So Long, Ole Miss and OSU
|Thursday, July 19, 2012, 10:33 AM- -|
So Long, Ole Miss and OSU
I remember the day I heard Clemson had signed to play a home and home series with Ole Miss. It was a few years ago and I was excited because I had always kinda liked Ole Miss. I liked the stripes on the jerseys. I liked the blue jerseys with grey pants but really loved the red ones. I always like the old Col. Reb mascot on the helmets much more than the current script Ole Miss.
There was something about Ole Miss that I was intrigued about even though I have never been to a game in Oxford.
OK. I will admit that really I was really looking forward to going to the Grove and checking out the great tailgating scene.
I was pretty excited too about the Oklahoma State series too but less excited because I knew less about the Cowboys, their facilities and their traditions. The main reason I was not as geeked up about a trip to Stillwater was that the series was to be played in 2019 and 2020. I just have a hard time thinking that far in advance. Heck, I will be 50 years old before that one would take place.
No worries anymore though. The Ole Miss and Oklahoma series have been cancelled as announced yesterday.
Clemson did save the Georgia series for 2013 and 2014.So Long, Ole Miss and OSU
“We didn’t want to get out of that series,” Phillips told the Orange & White. “It’s a good series. We did save the Georgia series and that was extremely important. But given the realities of other universities at our level, we need to play seven home games.
“A home-and-home situation, we just can’t do it. I hate it. I’d like to keep the series. But reality demands in the long term that we keep seven home games every year, with the Georgia series being the exception.”
The reality is that Clemson will always play South Carolina on a rotating basis with the even number years in Clemson and the odd numbered years in Columbia.
The ACC changes to a new nine game schedule in 2013 now that Pittsburgh and Syracuse have gotten out of their contract with the Big East starting next July.
The nine game schedule will obviously present huge issues. First is the fact that schools will get five home conference games one year and four home conference games the next season. The competitive balance of that is difficult because it is safe to assume that the teams with five home conference games would have an advantage over the schools with only four.
The other problem it presents is revenue. Phillips is correct when he says schools at this level have to have seven home games. The revenue from home games is a major part of the budget at these types of athletic programs. A seventh home game allows athletic departments to pay the bills. Without a seventh game each year budgets have to be slashed and perhaps some sports would have to be dropped.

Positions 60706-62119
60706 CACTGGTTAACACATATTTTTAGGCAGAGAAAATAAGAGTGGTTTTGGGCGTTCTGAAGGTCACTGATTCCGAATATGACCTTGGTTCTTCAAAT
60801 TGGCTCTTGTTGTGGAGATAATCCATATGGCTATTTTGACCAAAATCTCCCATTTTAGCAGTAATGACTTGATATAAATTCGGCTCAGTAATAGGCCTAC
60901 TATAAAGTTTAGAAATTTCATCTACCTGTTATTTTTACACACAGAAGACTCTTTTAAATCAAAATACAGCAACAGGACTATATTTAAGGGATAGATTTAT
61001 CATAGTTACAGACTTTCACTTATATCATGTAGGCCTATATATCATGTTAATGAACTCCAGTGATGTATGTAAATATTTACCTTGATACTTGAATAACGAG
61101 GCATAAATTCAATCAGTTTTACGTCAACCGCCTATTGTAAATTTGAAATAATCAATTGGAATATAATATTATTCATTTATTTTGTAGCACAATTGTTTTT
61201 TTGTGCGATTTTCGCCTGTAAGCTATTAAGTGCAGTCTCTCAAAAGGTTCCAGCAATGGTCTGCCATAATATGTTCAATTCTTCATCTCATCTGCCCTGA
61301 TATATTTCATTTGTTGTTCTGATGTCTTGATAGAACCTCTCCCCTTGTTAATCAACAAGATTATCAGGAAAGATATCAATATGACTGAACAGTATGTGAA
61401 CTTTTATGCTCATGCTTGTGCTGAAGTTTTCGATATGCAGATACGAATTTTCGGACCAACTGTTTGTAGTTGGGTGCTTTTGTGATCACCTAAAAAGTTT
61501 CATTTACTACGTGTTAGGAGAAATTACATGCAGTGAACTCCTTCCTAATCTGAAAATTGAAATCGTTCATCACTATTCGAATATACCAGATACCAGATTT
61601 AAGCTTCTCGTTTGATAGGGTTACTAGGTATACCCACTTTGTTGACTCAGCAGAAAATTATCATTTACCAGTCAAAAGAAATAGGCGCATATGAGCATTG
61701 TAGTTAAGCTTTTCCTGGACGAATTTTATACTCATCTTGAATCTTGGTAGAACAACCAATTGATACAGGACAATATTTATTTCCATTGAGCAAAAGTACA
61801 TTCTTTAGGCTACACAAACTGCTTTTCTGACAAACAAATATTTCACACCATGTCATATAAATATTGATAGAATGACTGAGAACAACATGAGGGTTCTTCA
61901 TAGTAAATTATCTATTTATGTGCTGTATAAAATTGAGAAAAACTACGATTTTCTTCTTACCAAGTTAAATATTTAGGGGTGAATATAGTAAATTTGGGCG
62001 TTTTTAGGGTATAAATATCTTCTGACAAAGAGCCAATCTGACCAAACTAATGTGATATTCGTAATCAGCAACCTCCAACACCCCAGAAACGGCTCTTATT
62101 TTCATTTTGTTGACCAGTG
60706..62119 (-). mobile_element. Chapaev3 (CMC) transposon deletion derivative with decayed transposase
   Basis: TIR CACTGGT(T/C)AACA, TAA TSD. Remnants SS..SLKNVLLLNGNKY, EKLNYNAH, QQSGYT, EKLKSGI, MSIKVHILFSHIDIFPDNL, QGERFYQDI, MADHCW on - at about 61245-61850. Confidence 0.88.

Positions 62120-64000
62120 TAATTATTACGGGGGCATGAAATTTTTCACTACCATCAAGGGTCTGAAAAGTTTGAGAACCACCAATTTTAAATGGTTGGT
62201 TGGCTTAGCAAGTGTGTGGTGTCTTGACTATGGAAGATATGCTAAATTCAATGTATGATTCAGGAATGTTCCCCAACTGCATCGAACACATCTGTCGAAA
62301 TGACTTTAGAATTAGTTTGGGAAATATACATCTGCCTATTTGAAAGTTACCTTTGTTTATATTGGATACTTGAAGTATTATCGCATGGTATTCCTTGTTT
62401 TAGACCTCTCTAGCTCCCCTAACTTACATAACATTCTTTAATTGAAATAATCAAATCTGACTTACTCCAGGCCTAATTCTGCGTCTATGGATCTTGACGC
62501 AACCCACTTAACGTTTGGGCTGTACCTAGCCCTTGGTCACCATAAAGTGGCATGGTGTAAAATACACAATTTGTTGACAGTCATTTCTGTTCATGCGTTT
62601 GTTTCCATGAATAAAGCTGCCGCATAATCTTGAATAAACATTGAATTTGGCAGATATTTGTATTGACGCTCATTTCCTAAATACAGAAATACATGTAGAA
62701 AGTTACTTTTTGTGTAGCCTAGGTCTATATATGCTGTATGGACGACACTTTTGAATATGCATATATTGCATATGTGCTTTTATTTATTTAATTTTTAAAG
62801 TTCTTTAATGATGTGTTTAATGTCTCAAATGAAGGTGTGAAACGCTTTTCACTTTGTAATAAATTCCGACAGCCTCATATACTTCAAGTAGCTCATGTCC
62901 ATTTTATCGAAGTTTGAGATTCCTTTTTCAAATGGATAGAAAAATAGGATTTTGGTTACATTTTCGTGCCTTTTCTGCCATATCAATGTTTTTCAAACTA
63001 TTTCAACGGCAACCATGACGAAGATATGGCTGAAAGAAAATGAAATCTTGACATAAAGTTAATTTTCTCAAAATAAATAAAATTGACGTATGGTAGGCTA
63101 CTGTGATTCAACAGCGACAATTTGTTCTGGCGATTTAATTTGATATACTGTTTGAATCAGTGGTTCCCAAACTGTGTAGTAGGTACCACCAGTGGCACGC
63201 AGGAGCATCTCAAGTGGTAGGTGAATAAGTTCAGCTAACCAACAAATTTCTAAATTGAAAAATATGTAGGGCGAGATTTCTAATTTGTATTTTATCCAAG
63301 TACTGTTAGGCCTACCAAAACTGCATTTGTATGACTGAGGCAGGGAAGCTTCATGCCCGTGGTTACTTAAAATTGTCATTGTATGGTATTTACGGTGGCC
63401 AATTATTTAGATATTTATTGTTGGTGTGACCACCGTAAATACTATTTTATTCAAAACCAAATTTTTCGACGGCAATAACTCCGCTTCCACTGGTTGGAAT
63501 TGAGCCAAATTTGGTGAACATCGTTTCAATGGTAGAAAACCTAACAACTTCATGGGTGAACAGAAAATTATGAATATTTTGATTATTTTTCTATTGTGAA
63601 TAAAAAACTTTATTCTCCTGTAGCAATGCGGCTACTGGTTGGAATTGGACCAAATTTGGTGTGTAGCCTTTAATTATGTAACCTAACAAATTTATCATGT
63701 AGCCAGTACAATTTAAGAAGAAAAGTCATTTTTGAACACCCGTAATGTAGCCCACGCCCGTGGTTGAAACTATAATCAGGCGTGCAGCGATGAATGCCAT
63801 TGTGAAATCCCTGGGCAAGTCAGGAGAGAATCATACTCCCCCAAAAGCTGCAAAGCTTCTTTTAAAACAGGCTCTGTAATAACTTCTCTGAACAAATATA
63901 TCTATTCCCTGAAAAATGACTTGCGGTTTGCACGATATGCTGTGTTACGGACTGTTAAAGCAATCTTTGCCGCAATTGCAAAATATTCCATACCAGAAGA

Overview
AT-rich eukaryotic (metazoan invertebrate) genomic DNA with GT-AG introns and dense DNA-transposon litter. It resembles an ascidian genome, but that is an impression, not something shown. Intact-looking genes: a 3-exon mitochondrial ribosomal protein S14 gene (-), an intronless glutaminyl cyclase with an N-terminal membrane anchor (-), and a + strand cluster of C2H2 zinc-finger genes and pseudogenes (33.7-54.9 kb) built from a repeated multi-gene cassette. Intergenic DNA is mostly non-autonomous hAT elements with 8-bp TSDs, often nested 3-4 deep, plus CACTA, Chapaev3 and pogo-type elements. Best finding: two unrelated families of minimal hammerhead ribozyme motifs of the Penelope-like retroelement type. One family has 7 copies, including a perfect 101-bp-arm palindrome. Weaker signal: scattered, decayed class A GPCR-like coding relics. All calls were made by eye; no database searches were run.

Olympic sport coaches understand that if not for football, there would be no volleyball, swimming, track, etc. Football pays the bills of other sports.
On the years where Clemson has only four home conference games the school cannot afford to have another road game which could be the case in some years. It is sad but Clemson athletics would have major budget issues if they had several years where they had only six home football games.
This is a shame but it is where things stand. Almost every Clemson fan I know would much rather go to Oxford, MS or Stillwater, OK than to travel to Pittsburgh, PA or Syracuse, NY. Clemson people have much more in common with the Ole Miss faithful than Pittsburgh or Syracuse fans. Oxford is a much better draw than those Big East schools.
There are three major flaws in the expansion that took place with John Swofford at the helm. First, Pittsburgh and Syracuse make no sense geographically. We have seen how Boston College is not a good fit so we went and added Pittsburgh and Syracuse?
Second is the fact that neither are football schools. Swofford and his people made an expansion move with basketball in mind despite football being the only reason any conference would expand in today's environment.
Every other expansion move so far was a football decision. Every other conference in the country upgraded football first with their expansion. However, Sowfford and his people went with Pittsburgh and Syracuse.
Finally, this expansion is a loser because of the nine game schedule. Nine games does not hurt schools that have their arch rival already in their conference. Virginia Tech has Virginia. UNC has Duke or NC State. But it really hurts FSU (Florida), Georgia Tech (Georgia) and Clemson (South Carolina). Those three schools have to schedule home and home games with their arch rivals and this takes away an opportunity to have a major opponent come in because each needs seven home games and can't afford another home and home series.
So Clemson fans can add another negative example of poor leadership in the Atlantic Coast Conference offices. It was John Swofford who killed the series with Ole Miss, Oklahoma State and any other potential teams of interests in the future. Thanks again!
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